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In this final post of the six part series on R package integration with modern reusable C++ Code using Rcpp, we will look at providing documentation for an R package. To review, we previously covered the following topics:

Let’s now look at how to provide html documentation that conforms to the familiar form one finds in R packages.

## Documentation

In the discussion that follows, we will look at a quick and relatively easy way to provide documentation for each of the C++ functions that is exported as an R function in an Rcpp-based package. It should be noted that there are alternatives that are often preferred for packages that are submitted to CRAN for publication; for example, using the ROxygen2 package for generating the documentation from inline statements in the interface code. This, however, involves sophistication and complexity beyond the scope of this “getting started” series.

The approach we will examine here involves filling a file template for each exported function, as well as a file that provides information common to the entire package. These file templates carry an Rd extension, as we shall see. The corresponding html files are then generated when you build your package. The good news is that RStudio makes this a relatively painless process.

If you create an Rcpp package project as discussed in the previous posts in this series, you will find the following two files provided by default under the man subdirectory:

These files are provided by default. You ultimately won’t need the hello world help file, but the RcppProject-package.Rd will contain common information for the entire package; this latter file will be introduced shortly.

### Documentation for Exported Functions

Let’s first cover how to create a help file for an exported Rcpp interface function. To show this, let’s go back to the sample code provided on GitHub for Part 5. Suppose you wanted to provide documentation for the rAdd(.) function that is exported from the CppInterface.cpp file. How would you do this?

With RStudio, the solution is quite easy. First, you would select New File/Documentation... from the File menu at the top:

You will then see an input panel as follows. Under Topic name, type in the function name rAdd, and be sure the selection under Rd template is set to function (the default):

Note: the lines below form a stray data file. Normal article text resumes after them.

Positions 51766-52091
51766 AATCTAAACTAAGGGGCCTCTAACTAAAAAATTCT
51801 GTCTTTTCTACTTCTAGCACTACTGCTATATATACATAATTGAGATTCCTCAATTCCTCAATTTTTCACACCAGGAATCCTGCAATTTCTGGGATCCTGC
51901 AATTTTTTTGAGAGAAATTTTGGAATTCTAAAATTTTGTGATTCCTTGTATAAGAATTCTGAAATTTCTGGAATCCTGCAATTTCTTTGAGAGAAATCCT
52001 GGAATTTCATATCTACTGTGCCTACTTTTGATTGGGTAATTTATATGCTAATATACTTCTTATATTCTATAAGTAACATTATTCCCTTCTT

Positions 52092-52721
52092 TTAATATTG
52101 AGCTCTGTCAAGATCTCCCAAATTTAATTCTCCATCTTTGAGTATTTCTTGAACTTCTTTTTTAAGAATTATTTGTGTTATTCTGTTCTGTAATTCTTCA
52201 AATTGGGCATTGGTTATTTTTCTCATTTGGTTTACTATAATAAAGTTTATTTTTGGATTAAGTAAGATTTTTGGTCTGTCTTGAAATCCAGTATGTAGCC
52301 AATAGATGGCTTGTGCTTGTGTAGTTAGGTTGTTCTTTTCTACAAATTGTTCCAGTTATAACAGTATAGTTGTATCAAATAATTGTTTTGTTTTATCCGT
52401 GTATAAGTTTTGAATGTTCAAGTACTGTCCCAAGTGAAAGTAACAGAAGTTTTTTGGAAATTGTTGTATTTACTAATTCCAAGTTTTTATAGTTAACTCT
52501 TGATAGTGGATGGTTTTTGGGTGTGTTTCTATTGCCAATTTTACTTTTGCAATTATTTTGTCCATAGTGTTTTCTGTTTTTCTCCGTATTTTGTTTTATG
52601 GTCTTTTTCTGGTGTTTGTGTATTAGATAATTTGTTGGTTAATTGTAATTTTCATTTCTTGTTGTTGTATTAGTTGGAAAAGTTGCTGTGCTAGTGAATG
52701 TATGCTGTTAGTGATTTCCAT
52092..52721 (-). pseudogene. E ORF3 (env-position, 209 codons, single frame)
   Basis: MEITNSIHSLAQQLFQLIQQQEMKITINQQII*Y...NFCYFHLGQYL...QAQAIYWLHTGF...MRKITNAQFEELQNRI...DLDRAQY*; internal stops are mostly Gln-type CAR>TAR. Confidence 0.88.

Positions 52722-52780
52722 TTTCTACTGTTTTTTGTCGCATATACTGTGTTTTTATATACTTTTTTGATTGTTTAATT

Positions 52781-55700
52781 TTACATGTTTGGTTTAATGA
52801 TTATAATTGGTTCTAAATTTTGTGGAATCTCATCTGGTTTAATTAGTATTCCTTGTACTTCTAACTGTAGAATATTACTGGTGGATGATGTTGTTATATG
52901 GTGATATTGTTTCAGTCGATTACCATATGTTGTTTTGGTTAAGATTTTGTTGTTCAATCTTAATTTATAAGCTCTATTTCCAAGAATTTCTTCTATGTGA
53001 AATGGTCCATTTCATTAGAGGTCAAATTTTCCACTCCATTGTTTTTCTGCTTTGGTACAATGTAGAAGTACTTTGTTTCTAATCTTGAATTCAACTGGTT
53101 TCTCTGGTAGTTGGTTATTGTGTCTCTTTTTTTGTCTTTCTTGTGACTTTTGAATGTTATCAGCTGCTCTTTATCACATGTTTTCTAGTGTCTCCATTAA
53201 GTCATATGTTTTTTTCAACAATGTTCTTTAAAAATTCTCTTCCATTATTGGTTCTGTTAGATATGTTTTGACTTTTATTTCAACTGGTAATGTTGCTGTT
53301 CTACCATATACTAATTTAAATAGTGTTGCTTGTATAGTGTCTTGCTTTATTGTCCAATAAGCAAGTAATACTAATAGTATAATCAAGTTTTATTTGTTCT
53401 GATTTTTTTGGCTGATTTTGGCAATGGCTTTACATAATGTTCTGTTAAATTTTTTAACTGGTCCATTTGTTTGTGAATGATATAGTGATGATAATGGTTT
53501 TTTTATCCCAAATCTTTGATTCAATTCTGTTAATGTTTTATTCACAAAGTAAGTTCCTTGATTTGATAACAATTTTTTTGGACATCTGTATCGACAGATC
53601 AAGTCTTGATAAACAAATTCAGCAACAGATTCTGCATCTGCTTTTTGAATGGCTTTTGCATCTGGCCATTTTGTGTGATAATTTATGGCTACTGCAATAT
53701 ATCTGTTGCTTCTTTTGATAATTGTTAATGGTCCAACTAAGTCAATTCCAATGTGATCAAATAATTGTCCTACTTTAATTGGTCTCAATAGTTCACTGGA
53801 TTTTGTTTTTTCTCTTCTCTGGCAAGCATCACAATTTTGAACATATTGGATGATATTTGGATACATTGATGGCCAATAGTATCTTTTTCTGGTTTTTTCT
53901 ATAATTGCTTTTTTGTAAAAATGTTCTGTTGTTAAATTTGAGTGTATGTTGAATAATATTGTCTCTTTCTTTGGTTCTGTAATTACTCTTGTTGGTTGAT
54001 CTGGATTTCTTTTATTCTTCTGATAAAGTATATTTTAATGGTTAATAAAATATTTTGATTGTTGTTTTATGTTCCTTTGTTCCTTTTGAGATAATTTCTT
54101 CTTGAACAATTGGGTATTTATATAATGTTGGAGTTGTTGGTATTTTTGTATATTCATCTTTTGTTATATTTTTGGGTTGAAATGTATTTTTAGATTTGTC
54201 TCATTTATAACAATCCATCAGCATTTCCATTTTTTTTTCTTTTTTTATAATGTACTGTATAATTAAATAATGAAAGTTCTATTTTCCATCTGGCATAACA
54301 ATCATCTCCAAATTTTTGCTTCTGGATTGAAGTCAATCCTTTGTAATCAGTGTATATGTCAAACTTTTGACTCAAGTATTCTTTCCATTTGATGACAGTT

After clicking OK, you will see the rAdd.Rd file appear in the man subdirectory in the RStudio files pane:

Next, double click on this file to open it in RStudio. Note that RStudio is smart enough to glean the proper number of arguments from the function and place this information in the file:

Work down the file section by section and replace the comments in green (beginning with a % character) with the relevant information as described to fill in the necessary information; also, the commented line: %- Also NEED an '\alias' for EACH other topic documented here. can just be removed. The contents for each section should be placed inside the curly brackets { } following each of the following items, as will be demonstrated in the example that follows these descriptions.

name and alias: Just leave these as they are, with the function name.

title: Provide brief description of what the function does .

description: Provide a more detailed description of what the function does.

usage: The easiest thing to do here is to leave it as is.

arguments: You will notice the description of each argument x and y is nested. Just enter the type of each variable, and a short description of each if desired.

details: This can be removed if no further details are required; otherwise, place additional details about the functionality here.

value: Indicate the return type here.

references: Place references you wish to cite here; otherwise, this can be removed if not needed.